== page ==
BEIJING — Defense Secretary James Mattis came to China armed with his knowledge of geography, history and the determination to see — perhaps prove — that retired generals do not fade away, they make the world better.
Mattis believed the two superpowers could find common ground, trumpet that duet, and then try to proceed to soften the dissonance that has dominated U.S-China dialogue. Mattis said such a tactic worked before — when Nixon opened China, when Reagan got the Soviets to cut nuclear weapons — and he reckoned a military-to-military realpolitik could generate success again.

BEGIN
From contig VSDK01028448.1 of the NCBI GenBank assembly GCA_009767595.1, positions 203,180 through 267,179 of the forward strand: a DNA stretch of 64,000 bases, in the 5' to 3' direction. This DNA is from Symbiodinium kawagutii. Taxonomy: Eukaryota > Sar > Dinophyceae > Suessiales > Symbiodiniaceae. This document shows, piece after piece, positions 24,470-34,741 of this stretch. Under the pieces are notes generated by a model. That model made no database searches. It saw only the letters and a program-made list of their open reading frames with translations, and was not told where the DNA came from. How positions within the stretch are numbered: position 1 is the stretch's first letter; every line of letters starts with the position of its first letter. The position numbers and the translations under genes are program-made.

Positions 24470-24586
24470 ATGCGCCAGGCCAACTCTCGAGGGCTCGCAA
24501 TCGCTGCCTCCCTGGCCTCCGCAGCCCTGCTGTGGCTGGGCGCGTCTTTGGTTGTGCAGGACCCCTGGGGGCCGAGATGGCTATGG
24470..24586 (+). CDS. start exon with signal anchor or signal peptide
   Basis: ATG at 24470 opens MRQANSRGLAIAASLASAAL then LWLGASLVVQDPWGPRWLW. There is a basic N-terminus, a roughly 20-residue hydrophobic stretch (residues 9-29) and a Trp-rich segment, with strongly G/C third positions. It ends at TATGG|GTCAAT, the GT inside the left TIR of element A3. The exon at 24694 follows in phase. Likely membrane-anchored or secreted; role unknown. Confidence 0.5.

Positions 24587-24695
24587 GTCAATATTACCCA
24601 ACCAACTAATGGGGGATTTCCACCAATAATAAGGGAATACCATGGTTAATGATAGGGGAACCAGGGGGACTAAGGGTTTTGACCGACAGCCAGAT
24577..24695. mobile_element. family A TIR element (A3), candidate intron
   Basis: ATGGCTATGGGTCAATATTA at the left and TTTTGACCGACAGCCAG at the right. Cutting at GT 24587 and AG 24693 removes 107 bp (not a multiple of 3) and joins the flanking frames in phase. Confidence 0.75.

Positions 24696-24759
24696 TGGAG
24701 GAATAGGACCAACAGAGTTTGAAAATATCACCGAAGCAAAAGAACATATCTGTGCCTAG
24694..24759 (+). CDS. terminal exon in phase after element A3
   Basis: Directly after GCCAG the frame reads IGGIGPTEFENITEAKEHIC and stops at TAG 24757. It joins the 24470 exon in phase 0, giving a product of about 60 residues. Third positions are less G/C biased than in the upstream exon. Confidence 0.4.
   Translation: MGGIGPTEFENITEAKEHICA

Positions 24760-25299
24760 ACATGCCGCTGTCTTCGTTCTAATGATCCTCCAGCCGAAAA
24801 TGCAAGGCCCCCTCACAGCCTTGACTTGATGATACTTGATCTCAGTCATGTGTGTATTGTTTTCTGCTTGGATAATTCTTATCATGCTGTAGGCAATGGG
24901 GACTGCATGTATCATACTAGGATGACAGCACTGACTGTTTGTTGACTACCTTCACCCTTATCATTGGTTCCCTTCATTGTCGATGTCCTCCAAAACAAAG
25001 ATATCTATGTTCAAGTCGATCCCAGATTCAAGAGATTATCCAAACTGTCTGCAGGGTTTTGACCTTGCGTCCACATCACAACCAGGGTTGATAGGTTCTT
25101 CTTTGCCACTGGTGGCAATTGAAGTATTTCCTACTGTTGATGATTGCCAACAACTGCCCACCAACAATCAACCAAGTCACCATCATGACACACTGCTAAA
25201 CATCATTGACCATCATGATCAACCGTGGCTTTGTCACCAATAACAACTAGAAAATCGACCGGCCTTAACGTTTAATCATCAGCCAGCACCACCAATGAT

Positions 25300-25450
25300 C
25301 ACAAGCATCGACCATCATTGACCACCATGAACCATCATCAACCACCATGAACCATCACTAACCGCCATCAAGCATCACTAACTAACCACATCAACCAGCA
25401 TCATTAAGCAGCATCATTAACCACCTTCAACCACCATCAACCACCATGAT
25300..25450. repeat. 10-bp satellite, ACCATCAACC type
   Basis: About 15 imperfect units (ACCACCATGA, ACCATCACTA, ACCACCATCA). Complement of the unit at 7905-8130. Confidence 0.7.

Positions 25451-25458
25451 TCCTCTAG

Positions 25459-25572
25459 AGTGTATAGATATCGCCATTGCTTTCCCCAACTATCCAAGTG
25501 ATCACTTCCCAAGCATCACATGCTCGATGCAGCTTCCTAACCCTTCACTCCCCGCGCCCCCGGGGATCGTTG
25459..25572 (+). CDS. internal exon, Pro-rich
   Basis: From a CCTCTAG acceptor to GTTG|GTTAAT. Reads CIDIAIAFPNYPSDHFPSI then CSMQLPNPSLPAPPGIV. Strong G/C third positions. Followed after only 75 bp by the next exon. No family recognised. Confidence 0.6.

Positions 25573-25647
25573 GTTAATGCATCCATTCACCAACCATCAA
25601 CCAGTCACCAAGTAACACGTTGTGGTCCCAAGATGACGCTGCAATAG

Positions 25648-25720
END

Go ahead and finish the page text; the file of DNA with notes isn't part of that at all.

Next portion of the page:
What he did not realize was that he had a not-so-secret weapon that would be a key to getting him into the door and into the conversation.
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